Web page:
In the 101st edition of the Islamic State’s weekly newsletter al-Naba (page 8-9), released on 12 October 2017, the organization gave some fascinating details about how they responded to the “defeat” inflicted on them in 2007-08 by the American surge and the tribal Sahwa (Awakening) forces. The article describes how IS switched wholly to insurgent-terrorist tactics, dismantling its conventional fighting units and even its sniper teams in March 2008, and training in hit-and-run bombings. The leadership at that time, the emir Hamid al-Zawi (Abu Umar al-Baghdadi) and his deputy, the “war minister” Abdul Munim al-Badawi (Abu Hamza al-Muhajir), encountered some initial scepticism, but the rank-and-file soon came on board when they saw its effectiveness. IS says that it is time to return to this form of warfare. In short, IS marked a switch in al-Naba 101 entirely from the statehood and governance phase of its revolutionary warfare, back into insurgency mode. The article is reproduced below. Continue reading
On 28 September 2008, the emir of the Islamic State’s predecessor, the Islamic State of Iraq (ISI), Hamid al-Zawi (Abu Umar al-Baghdadi), released an audio statement, his twelfth such, entitled, “The Promise Of God”. An English version of al-Zawi’s speech was released by the Islamic State and is reproduced below with some interesting sections highlighted in bold. Continue reading
Mohamed Moumou, better-known as Abu Qaswara, was the Commander of the North for the Islamic State of Iraq (ISI), one of the most powerful military positions in the group, when he was killed by American forces in Mosul on 5 October 2008. Continue reading
The forty-first edition of the Islamic State’s newsletter, al-Naba, was released within the territory of the caliphate on 30 July 2016 and released online on 2 August; it and the forty-second edition (released 6 and 9 August) contained an obituary for Abdurrahman al-Qaduli (Abu Ali al-Anbari), the caliph’s deputy, who was killed on 25 March. The German version of the third issue of the Islamic State’s Rumiyah magazine on 11 November contained this obituary. Below is a very rough translation. Some interesting or important sections have been highlighted in bold. The subheadings are mine.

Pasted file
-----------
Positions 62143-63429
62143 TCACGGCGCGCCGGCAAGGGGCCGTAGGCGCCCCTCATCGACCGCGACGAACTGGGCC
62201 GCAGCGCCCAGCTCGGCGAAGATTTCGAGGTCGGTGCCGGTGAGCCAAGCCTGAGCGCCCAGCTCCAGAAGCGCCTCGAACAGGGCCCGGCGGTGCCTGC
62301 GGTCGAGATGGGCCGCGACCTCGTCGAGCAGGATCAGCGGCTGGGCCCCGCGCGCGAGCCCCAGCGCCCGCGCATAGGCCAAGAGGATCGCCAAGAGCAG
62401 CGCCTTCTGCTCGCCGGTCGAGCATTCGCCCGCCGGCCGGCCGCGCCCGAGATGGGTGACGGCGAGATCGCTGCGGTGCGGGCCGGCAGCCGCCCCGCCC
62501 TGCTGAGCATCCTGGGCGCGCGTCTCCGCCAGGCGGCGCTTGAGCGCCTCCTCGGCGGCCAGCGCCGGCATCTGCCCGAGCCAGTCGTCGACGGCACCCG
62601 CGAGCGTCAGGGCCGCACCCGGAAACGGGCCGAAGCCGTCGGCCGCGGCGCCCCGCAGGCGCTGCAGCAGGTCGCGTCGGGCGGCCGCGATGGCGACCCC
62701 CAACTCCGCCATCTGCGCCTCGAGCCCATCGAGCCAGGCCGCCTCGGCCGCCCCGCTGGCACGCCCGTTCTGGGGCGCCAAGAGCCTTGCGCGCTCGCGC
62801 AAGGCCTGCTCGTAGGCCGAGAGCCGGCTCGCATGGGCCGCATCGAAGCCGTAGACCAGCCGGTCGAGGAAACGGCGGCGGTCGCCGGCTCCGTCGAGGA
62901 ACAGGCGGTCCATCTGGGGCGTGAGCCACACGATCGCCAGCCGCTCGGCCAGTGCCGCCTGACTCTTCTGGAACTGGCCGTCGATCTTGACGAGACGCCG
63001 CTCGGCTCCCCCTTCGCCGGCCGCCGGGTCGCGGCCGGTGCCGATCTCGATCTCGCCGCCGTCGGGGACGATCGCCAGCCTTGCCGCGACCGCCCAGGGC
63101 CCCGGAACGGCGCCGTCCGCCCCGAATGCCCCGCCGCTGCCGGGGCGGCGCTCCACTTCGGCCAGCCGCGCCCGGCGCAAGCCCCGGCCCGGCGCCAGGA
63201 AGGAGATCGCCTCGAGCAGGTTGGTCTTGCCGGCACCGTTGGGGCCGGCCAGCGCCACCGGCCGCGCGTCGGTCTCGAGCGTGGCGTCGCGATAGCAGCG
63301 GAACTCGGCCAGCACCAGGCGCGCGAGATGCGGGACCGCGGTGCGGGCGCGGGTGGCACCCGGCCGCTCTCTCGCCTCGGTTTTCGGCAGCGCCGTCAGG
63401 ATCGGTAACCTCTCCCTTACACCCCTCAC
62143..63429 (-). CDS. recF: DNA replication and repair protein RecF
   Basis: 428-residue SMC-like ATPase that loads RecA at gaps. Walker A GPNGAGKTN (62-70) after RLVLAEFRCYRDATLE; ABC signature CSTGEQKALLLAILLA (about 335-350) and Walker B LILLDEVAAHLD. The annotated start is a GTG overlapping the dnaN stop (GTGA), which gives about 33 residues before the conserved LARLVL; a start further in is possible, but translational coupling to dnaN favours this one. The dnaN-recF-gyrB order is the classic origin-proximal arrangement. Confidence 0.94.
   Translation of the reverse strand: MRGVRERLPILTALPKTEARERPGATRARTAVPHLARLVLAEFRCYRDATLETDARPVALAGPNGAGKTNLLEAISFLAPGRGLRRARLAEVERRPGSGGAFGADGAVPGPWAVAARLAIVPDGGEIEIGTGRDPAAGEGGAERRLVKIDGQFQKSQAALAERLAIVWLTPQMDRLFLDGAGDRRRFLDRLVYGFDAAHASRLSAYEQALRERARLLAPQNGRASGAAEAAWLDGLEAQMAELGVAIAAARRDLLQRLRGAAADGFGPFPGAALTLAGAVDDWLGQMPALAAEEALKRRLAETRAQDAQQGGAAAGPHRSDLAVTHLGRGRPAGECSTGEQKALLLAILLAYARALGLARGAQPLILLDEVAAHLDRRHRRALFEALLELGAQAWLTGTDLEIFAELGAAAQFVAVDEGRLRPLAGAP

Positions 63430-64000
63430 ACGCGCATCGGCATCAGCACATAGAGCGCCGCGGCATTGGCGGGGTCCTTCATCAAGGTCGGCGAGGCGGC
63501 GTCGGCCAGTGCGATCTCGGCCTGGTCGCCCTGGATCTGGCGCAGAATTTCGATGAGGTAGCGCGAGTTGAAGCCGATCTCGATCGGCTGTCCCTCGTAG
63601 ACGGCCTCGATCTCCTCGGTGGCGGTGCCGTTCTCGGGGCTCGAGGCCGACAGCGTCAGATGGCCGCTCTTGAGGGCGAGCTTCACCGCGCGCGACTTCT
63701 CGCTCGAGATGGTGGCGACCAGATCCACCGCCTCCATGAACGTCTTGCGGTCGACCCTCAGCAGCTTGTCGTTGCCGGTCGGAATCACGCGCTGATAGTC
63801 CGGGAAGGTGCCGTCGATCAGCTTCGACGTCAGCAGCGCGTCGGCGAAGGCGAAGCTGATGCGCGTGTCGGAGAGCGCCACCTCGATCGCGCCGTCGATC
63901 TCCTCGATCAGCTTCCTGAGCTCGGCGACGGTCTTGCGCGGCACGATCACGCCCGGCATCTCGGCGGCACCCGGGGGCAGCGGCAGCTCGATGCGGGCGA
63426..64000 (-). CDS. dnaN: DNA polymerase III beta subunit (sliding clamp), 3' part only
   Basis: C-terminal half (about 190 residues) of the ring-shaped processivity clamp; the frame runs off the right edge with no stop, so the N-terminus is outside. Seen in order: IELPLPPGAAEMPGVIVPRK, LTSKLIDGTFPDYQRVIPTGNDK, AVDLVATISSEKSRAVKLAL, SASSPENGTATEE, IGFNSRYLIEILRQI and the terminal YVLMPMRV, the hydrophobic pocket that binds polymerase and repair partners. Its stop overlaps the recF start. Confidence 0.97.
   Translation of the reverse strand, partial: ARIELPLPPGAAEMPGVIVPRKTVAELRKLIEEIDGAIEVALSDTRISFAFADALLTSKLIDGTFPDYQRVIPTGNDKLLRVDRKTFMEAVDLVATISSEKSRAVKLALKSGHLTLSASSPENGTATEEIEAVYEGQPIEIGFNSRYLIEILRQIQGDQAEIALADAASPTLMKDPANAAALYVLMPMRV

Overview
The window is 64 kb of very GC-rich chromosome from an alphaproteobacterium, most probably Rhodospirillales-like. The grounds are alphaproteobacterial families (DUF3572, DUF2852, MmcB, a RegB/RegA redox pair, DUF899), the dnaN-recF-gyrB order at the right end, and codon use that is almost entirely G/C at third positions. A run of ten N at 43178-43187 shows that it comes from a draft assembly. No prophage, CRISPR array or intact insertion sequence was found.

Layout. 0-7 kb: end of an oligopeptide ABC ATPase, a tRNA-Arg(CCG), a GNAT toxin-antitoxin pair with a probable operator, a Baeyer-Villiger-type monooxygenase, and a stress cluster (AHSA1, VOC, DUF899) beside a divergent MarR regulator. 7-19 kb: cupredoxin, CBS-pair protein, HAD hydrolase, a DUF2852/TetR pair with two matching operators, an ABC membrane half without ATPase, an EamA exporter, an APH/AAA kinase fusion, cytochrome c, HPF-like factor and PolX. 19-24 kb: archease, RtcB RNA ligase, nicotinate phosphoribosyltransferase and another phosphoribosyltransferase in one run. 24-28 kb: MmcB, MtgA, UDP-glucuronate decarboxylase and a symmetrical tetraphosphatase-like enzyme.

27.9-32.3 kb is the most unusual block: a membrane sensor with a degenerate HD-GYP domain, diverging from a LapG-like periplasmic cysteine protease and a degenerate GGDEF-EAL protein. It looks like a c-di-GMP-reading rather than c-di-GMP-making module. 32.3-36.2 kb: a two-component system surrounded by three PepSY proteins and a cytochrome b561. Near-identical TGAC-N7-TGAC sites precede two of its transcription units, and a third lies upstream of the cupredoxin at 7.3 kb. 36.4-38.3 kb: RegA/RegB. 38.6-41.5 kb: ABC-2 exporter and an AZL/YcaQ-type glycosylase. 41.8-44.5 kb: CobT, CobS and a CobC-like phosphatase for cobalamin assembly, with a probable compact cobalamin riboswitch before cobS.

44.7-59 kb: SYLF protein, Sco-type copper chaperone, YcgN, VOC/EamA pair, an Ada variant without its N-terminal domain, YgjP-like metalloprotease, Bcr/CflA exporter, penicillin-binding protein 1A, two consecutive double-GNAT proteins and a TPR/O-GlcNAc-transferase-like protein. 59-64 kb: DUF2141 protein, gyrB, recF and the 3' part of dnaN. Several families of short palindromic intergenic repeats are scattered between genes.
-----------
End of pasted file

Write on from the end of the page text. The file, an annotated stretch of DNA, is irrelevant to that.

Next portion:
Only the Dead documents the experience of Michael Ware, an Australian journalist who arrived in Iraq in early 2003 and spent eleven months-per-year there for seven years. Ware made contact soon after the fall of Saddam Hussein with those resisting the new order, at a time when the Americans were struggling to map such forces.
Ware established communication with the more nationalist-Islamist forces. Once in that milieu, the globalist jihadists, who were working in the shadows, a small, foreign-dominated force towards which even many insurgents were guarded, found him. The leader of the jihadists, Ahmad al-Khalayleh, became something of an obsession for Ware as he stepped onto the world stage with his gruesome tactics as Abu Musab al-Zarqawi. Zarqawi, the “Shaykh of the Slaughters,” would found an organization that became a movement and then burst Iraq’s frontiers, known to us now as the Islamic State (IS).
In tracking Zarqawi and his men, Ware presents some incredible footage and gives some snapshots from the fascinating days, whose effects we are all still feeling, when the Iraqi insurgency was taking root. Continue reading
The American-led effort to defeat the Islamic State is yielding significant tactical and military results. But the campaign is deeply flawed: It’s being waged as if the politics can be worked out after the fall of ISIS’s statelet, and in the process providing ISIS the conditions that will ensure its revival. Continue reading
Yesterday, Jeffrey Goldberg’s latest interview with President Obama was published. There have been numerous worthwhile takes on what is a very revealing conversation, such as Max Boot and Nibras Kazimi, and it is very difficult to quarrel with the conclusion of David Frum that “the dominant theme of these interviews is that we, all of us, have grievously let down the president,” who has exactly one self-criticism: “Obama admits he does not make sufficient allowances for how unreasonable other people are.” What I think deserves most attention is that the President has finally aligned his rhetoric, especially on Iran, with his actual foreign policy. Continue reading